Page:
As I sketched, the doors to the hall were opened and everyone filed in. I could hear the first songs sung by the 220 person strong Central Florida Community Choir. Christmas Time is Here, Pure Imagination and a Polar Express Medley were performed as I stubbornly finished my sketch.  The show was directed by Joshua Vickery, backed by a live orchestra and with participation from the Central Florida Community Dance Team. When I did go in the hall, I had to pause to let my eyes adjust to the dark. A man seated in the back row with his son, gave me his program. This unrequested act of generosity took me by surprise. I couldn't resist the notion of finding a perfect angle to sketch from. I sat on the house right and relaxed. O Holy Night welled up bringing the show to the intermission. I decided to change my seat and I walked up towards the balcony seating. The balcony was blocked off, so I sat in the last row right before the balcony. I got my book light out and started a second sketch.

Prints are available for each sketch for $250 and many originals can be purchased for $400. White museum grade shadow box frames are $100 more. You can e-mail Thor at

Saturday, December 22, 2012

Albany Airport

My sister Carol Thorspecken Martindale drove us to the Albany airport so we could fly back to Orlando. The small airport was really deserted. Getting through security was a breeze with no one in line. Unfortunately when we got to our gate, the flight was delayed. This flight was a puddle jumper to Philadelphia where we would catch another flight to Orlando. Terry immediately got on the phone to try and make sure there was a hookup flight waiting for us when we landed.

With a stray hour on my hands, I of course started sketching. A woman sat down next to me to ask me about my brushes as I got close to completing the sketch. She had gone to art school, learning printmaking. When she got married and had two daughters, the art was put on the back burner for her domestic responsibilities.  She had been visiting her brother who made a fortune manufacturing bicycles. He lived in a fully renovated Dutch Colonial home in the country. He collected modern art and antique bicycles. The art that his wife didn't want in the house, was kept in the barn with his amazing bicycle collection. She called over one of her daughters. There were photos on the daughters phone.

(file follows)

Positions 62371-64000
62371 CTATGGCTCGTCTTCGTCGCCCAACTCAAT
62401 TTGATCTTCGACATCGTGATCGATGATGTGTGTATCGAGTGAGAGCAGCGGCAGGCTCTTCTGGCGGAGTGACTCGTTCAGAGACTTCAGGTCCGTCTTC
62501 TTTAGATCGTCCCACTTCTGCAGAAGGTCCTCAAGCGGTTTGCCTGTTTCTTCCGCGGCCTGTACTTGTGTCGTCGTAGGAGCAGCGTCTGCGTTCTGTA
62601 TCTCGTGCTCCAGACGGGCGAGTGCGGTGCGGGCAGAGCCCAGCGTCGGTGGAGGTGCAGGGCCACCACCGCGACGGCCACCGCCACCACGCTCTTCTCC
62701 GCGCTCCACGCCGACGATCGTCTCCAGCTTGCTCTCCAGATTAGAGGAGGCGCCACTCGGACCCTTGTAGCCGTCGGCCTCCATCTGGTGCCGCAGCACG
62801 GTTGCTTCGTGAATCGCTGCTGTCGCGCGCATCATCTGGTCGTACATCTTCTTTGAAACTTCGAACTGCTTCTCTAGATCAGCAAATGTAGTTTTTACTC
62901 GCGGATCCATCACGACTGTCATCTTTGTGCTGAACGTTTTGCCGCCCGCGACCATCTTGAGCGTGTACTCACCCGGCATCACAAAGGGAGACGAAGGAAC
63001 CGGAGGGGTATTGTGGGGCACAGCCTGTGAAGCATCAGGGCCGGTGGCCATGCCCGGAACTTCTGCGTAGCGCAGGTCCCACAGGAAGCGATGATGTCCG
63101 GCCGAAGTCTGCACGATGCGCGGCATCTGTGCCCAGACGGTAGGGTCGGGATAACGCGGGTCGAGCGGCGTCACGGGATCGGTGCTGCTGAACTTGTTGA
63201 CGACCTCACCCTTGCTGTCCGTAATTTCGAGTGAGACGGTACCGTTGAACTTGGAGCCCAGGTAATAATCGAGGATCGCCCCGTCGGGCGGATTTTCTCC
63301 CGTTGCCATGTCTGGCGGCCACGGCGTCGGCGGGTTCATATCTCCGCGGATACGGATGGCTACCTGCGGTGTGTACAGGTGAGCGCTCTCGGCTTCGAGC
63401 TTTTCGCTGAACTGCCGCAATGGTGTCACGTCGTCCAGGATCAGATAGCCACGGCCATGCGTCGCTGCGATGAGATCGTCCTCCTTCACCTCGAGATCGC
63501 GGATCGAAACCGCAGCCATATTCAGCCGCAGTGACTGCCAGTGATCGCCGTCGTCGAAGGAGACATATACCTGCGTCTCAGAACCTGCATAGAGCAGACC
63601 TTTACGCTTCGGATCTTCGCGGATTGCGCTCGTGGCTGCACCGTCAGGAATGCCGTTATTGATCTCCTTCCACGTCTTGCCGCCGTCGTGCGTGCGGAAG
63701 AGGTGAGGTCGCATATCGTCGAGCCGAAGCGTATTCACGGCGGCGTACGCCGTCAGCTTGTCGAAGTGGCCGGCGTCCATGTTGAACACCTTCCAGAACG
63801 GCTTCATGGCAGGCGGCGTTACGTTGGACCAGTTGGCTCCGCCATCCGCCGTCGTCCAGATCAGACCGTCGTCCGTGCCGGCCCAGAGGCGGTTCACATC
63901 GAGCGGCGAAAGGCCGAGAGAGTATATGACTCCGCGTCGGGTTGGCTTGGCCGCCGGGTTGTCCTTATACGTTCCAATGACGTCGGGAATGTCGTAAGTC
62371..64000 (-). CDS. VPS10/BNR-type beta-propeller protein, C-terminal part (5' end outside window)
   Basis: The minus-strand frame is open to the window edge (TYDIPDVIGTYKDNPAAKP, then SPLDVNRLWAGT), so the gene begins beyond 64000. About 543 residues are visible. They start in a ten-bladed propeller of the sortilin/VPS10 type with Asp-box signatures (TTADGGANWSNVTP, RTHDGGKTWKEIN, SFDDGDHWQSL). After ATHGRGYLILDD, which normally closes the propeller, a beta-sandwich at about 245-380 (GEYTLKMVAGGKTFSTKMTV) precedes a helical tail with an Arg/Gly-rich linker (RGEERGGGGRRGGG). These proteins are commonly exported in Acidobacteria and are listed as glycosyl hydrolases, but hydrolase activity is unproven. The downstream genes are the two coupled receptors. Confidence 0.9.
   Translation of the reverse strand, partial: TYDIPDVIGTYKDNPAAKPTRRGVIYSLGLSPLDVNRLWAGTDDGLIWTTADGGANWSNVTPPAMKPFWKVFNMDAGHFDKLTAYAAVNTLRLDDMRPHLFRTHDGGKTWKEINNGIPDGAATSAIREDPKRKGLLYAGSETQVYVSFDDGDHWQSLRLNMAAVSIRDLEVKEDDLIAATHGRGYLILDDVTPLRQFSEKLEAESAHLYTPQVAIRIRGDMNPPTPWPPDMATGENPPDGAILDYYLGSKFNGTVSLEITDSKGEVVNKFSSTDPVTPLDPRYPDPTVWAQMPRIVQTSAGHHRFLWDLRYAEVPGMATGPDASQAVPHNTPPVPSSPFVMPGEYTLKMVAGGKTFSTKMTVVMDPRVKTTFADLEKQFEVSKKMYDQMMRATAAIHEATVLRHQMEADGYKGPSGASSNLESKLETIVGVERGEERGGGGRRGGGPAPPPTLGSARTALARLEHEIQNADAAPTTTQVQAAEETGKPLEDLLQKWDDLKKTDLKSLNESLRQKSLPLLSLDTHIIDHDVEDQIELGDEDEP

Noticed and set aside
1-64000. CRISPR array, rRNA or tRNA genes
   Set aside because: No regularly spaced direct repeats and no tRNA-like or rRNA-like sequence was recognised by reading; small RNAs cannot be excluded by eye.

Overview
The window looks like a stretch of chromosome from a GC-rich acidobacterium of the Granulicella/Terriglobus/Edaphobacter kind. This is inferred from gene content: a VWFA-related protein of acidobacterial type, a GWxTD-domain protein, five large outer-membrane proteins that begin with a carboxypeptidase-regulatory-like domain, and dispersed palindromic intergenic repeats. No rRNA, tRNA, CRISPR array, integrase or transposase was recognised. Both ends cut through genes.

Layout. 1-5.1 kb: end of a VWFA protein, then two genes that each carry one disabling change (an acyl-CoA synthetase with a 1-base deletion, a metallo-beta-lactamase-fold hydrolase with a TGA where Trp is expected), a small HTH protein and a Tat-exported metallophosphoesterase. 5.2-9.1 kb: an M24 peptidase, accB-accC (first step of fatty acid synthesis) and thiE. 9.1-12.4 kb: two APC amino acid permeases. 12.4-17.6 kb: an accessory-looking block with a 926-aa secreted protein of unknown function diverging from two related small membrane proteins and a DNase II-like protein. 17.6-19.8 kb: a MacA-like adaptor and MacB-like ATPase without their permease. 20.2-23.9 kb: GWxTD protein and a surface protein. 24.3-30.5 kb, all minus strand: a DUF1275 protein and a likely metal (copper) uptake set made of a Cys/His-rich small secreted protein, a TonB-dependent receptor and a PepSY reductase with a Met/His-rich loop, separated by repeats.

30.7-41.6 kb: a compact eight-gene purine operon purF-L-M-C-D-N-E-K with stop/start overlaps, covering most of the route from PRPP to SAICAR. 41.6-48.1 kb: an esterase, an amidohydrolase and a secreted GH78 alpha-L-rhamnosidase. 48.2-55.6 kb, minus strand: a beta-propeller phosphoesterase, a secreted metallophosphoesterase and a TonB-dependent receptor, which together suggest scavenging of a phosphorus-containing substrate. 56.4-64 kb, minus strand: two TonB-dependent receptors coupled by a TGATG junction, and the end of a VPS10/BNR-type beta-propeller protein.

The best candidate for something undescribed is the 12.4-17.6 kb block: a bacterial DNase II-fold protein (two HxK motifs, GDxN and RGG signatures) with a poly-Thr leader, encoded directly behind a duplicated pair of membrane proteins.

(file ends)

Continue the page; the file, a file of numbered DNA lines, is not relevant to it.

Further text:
The daughter had just celebrated her Bat Mitvah. To prepare for her daughter's Bat Mitzvah, the mom rediscovered her passion for art as she made center pieces for each table using found objects. Soda cans were cut and folded to create intricate, delicate flowers. I was impressed. I told her she should try selling individual flowers on an Etsy site. Her husband and his family got annoyed at her because they felt the centerpieces pulled attention away from her daughter. I was surprised when she told me that basically she got divorced over those center pieces. Her younger daughters Bat Mitzvah is coming up and she is on a roll already prepared to top her last creative en devour. Terry came back and announced that the flight was boarding. I never caught the woman's name.

Prints are available for each sketch for $250 and many originals can be purchased for $400. White museum grade shadow box frames are $100 more. You can e-mail Thor at

Friday, December 21, 2012

On Top of Gore Mountain

My sister Carol decided to car pool us all out to Gore Mountain. It was a frigid cold day. I put on all the sweaters, sweatshirts and coats I had. From the parking lot we could see the snow machines hard at work to open the slopes for the season. In the lodge people were busy putting on their sky boots, water proof bib overalls and thick parkas. People walked like Frankenstein with those big boots on. We didn't have all the equipment. We just wanted to take the gondola up to the top of the mountain to look around. I think the one time ticket to the top cost $12. I think skiers paid $59 for an all day pass. Holiday rates jump up to $79 for the day. Renting skis would cost $45 for the day. I'll walk thank you. I doubt I'd sketch any better with skis strapped to my feet.

The gondolas are constantly in motion. We got on as it whipped around to go back up the mountain. The windows were frosted over with ice since the gondola passed close to several snow machines. When we got to the top, we were advised not to walk on any of the ski trails. There was nothing to stop the wind up there. You could see forever. Carol lead us all to the start of one of the trails. Kirsten, Anna and Nini found a small icy hill where they could slide down for 15 feet. I kept my hands jammed in my pockets and faced away from the wind. Carol took some photos. I wasn't smiling, my face had a grimace of shock.

0n the gondola ride down, I read a sign about the early days at Gore. Seasoned locals used to play tricks on the newbies who came up from New York City. In town they would spread rumors of bear attacks on the slopes. When the newbie went to the top of the mountain, a local would be there hidden in the woods to let out a loud bear growl. Success would be a good wipe out.